Review – Nitroflex 1.92 by Synthblitz Audio

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Synthblitz Audios’ Nitroflex is a five-oscillator synthesizer VST plugin for Windows. We take a close-up look at the instrument in this review.

by Rob Mitchell, May 2014


Synthblitz Audio is the software developer of Deep One, DNX-03, and Spazial.  Nitroflex is their five-oscillator synthesizer VST plugin for Windows.  It is mainly a subtractive synth in nature, but it also has some FM qualities included. I haven’t heard if there eventually will be a Mac version, but for now it is only available for the PC. There are no 64-bit or standalone versions available.

On the Synthblitz website, they mention their plugin is aimed at House music, though I don’t think a synthesizer plugin is ever just for one style. On the other hand, it ships with over 1,000 presets, and a good amount of those are trance/house music oriented. 



For each of the first four oscillators, there are controls for octave, semitone, detune, and pulse-width modulation. Nitroflex has three banks of waveforms to load in, and there are 65 in each bank, giving you a choice of 195 for each oscillator.  Using the red numerical display on the left side, you just click and drag up or down to select a waveform. To switch between the three banks, you click on the one of the three LEDs next to that numerical display. In addition, if you switch an oscillator from “Internal Waveform” mode to the “Expansion Wavetable” mode, you then have 64 wavetables you can choose from.

There is a fifth oscillator in the lower right of the display. The only waveform available for it is a saw, but it could be used to harmonize in higher ranges with the other oscillators. You could also tune it lower and use it as a sub-oscillator. This oscillator includes a noise generator as well. When you change its tuning, i.e. semitone or other amount, it doesn’t show it in the display. The other four oscillators work normally, and you can see the amount changing in the display when you adjust their controls.

There is a simple type of FM synthesis included in Nitroflex. You can use the first oscillator to modulate the second oscillator, and you can use oscillator two to modulate oscillator three. They’ve also added an FM tune control. It seems to be some sort of phase adjustment, but I’m not 100% sure since it’s not mentioned in the manual. 

They have also included unison, and it can be set to use seven voices. One thing that is a little confusing is that there is no readout for unison on the display. In other words, you don’t know how many voices it is set to. Also, the manual shows a different screenshot for the unison control section. I like the manual’s version better, as at least I can tell how many voices there are when I turn the knob. I didn’t see a way to control detune or the amount of spread for unison.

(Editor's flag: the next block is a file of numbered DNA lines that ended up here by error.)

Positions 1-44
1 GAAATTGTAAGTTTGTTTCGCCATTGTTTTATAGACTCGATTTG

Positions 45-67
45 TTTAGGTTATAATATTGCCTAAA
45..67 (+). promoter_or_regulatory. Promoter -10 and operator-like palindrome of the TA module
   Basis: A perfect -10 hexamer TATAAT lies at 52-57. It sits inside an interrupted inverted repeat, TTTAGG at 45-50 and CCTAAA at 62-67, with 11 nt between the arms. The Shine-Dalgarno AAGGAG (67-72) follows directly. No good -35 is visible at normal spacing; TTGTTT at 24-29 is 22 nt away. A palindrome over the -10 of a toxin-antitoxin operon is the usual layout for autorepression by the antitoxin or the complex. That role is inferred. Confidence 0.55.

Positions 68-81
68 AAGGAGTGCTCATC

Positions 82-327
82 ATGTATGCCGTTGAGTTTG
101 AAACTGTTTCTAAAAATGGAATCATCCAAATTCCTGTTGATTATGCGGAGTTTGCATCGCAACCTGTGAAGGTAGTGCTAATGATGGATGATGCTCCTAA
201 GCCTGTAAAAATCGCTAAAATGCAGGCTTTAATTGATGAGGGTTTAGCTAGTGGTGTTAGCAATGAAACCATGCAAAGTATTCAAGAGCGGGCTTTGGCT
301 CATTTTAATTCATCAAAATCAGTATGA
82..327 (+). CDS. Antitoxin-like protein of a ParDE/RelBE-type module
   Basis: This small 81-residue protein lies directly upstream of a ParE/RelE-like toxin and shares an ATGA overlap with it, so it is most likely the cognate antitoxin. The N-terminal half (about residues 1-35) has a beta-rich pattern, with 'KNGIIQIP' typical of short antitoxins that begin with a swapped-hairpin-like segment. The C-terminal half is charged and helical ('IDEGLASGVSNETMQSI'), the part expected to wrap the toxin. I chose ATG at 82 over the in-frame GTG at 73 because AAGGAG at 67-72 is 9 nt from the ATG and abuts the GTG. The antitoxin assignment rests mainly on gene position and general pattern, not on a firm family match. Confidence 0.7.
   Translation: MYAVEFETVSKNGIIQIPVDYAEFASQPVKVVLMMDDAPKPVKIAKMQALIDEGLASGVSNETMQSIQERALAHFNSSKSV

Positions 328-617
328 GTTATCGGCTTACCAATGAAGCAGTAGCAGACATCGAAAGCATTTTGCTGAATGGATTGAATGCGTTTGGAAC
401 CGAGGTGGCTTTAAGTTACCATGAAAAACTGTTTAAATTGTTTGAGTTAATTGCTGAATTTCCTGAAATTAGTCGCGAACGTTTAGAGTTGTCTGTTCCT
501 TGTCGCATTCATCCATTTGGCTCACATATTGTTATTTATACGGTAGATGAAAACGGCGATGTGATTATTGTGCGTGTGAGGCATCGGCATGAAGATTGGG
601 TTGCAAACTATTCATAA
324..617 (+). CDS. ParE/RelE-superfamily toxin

Nitroflex has two filters included. For each of the two filters, you have a choice of Lowpass, Highpass, or Bandpass, pow, and Soft. The last two modes, “pow” and “Soft”, aren’t mentioned in the manual. I contacted Synthblitz about this, and they explained “pow” and “Soft” are two additional lowpass filter modes. I tried them out myself, and the “pow” setting seems to accentuate the resonance more than the “Soft” setting. 

The filters can be set to Parallel or Serial mode. Each filter has its own cutoff control, but there is just one resonance control for both. There is a Filter Pan control as well, and turning it from left to right will adjust the level of the two filters.

One strange thing I noticed was when I tried to use the MIDI Learn on the filter controls. Normally, you just have to right-click on a control in Nitroflex, and it will give you the option to Learn or Unlearn. This works fine, and is simple to use. For the Filter section however, after right-clicking on knob, it would flash all different colors around that same control. I would think all the controls would act the same way, but only the filter controls function in this manner.


LFOs, Envelopes, and Effects

Nitroflex has three LFOs, and they can be assigned to many different targets. Each LFO has a good number of waveform choices, and includes controls for Speed, Depth, Phase, and Delay attack. To the right of the Phase control is where you can select a destination for the selected LFO. Multiple destinations can be selected for each LFO, including Pitch, Filter1, Filter2, Filter 1+2, FM, PWM, FM/PWM, Oscillator volume, and Noise amount.

There are three envelopes available; one for amplitude and two envelopes that you can assign to various targets for modulation. For Mod Env1, the destinations include Cutoff1, Cutoff2, Cutoff 1+2. For Mod Env2, you can choose from Pitch, Resonance, FM, PWM, Noise, and a few others.